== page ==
The UK’s new post-Brexit border plan, published this week, could see food companies paying many millions of pounds to help the government recover costs for its new Brexit border posts.
After repeatedly delaying border checks for EU goods entering the UK, the government today published a draft proposal for the new “simplified” process due to launch later this year.
The new Border Target Operating Model builds on the previous proposals agreed as part of the Brexit trade deal.
Under the plans, any products such as meat or dairy eligible for physical inspections will be forced to pay between £20-£43 per consignment to help the government “recover operating costs which are necessary to undertake physical inspections at BCPs [border control posts]”.
“The charge would apply to all eligible consignments, whether or not they are selected for a BCP inspection,” says the document.
For now, this is an estimate as the “final rates will be determined following consultation”.
The plans have alarmed importers who now face huge new costs to help fund government spending.
“It is a massive additional cost if you aggregate,” said Shane Brennan, CEO of the Cold Chain Federation. “We’re talking about millions to pay the government to fund its infrastructure and the people sitting in those booths.”
The new border model has also made changes to the process for many products. ‘Low-risk’ animal and plant products like oats and potatoes will no longer need export health certificates or phytosanitary certification, as initially planned.
However, ‘medium-risk’ animal and plant products like meat will still need the certificates from November and will go through physical checks from 31 January.
This means those sectors will still “probably be severely disrupted” due to the more rigorous checks at the border, said Brennan.
To try and ease the process, the government is planning a ‘trusted traders’ scheme to allow regular importers to avoid full border checks every time.
“We would welcome views on how our proposed approach …could be made as simple as possible for businesses to use,” it said.In recent weeks, customs agents have complained that existing border software is already causing issues at the border.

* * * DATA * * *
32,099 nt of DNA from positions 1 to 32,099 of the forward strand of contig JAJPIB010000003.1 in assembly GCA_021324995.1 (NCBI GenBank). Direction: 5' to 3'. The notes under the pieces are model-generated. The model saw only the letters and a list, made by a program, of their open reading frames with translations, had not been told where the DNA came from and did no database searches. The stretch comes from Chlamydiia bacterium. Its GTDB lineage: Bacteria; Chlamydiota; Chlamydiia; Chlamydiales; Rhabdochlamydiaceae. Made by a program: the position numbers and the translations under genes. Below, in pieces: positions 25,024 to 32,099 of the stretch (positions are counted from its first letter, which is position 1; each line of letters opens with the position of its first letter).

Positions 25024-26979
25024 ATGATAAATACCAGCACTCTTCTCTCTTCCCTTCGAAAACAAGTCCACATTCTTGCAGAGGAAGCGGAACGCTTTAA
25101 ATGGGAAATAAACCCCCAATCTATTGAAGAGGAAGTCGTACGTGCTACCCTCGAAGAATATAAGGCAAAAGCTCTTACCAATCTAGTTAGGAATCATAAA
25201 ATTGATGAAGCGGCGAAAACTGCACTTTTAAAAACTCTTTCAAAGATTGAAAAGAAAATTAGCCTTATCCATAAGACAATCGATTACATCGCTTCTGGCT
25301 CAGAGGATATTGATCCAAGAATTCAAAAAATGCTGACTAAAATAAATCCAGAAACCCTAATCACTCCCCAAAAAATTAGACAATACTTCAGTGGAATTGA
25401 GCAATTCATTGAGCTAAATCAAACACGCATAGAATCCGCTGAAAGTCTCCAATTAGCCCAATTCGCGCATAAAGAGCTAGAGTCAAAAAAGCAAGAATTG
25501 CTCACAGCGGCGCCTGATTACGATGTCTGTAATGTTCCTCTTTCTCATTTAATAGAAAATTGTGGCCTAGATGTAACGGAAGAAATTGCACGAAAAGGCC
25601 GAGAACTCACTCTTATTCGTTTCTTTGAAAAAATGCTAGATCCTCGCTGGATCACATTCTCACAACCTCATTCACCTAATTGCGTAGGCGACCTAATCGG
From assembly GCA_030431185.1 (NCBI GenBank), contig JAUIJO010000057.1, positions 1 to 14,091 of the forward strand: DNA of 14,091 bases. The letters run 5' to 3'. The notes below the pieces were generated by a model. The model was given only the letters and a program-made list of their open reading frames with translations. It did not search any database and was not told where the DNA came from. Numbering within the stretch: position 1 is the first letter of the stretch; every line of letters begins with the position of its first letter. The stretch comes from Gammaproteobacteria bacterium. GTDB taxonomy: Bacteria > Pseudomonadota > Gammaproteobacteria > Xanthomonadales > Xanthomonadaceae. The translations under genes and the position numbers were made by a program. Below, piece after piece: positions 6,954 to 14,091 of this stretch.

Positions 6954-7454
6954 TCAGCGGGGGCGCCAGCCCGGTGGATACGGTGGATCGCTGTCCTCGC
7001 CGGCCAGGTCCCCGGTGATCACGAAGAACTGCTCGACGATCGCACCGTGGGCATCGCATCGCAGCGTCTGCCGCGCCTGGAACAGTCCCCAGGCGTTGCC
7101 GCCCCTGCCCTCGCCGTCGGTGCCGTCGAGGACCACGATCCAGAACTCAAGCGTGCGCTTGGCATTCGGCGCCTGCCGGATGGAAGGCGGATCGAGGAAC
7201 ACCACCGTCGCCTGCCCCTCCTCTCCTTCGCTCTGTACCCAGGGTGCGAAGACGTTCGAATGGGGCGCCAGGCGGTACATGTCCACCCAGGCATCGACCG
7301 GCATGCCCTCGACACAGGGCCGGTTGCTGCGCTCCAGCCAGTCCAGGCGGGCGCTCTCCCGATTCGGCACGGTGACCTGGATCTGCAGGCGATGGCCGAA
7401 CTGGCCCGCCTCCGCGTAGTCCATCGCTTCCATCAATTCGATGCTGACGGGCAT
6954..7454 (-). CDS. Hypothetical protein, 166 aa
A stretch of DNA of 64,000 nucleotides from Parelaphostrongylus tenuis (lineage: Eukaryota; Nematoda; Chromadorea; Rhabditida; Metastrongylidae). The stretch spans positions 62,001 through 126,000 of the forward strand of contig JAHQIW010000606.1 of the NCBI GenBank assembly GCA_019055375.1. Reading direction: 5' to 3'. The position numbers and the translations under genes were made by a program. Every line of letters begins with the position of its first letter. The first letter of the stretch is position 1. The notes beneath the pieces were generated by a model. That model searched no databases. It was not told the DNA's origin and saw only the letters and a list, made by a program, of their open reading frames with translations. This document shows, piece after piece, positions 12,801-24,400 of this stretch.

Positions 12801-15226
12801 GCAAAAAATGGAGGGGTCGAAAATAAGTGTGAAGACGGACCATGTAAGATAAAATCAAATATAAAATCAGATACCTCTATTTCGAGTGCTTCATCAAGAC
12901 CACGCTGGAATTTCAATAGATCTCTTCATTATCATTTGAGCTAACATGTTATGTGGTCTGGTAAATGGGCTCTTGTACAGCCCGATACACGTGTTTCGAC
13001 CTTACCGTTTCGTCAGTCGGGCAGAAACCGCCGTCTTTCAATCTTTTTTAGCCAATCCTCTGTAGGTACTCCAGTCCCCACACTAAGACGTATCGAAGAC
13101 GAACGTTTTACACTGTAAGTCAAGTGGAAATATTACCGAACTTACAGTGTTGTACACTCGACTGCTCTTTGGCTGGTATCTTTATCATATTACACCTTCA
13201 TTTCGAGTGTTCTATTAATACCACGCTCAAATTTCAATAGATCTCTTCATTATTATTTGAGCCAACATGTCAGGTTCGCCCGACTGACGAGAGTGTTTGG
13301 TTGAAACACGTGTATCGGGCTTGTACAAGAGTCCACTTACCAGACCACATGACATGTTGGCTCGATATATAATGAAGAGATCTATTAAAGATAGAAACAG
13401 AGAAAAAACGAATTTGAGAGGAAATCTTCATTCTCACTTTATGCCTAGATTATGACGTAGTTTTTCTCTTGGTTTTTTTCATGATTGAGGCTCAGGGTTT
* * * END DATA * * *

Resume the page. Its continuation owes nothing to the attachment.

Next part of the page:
One customs operator said even under the new model, traders would still face queues because of the “appalling” Customs Declaration Service (CDS).
The operator fears the software – introduced as part of the wider Goods Vehicle Movement Service to enable trucks to cross the border smoothly – will cause further disruption once the full checks on EU goods come into effect next year.
The FDF’s head of international trade, Dominic Goudie, said: “We hope the plan to introduce certification and checks on EU imports will provide the necessary stimulus for both the UK and the EU to cooperate on improving the implementation of the [Brexit] trade agreement and to ensure the deal works as intended for SMEs.”
A Cabinet Office spokesperson said: “The government is delivering on our ambition to have the world’s most effective border.
“Our new target operating model will reduce the need for checks for many types of goods.
“We are working with stakeholders and are taking a pragmatic approach to phasing in these controls to give business the opportunity to prepare.”
The government will allow for a feedback period from industry and other stakeholders before publishing a final version of the Border Target Operating Model in June.
Separate talks will be held with those moving goods from the Republic of Ireland into Great Britain.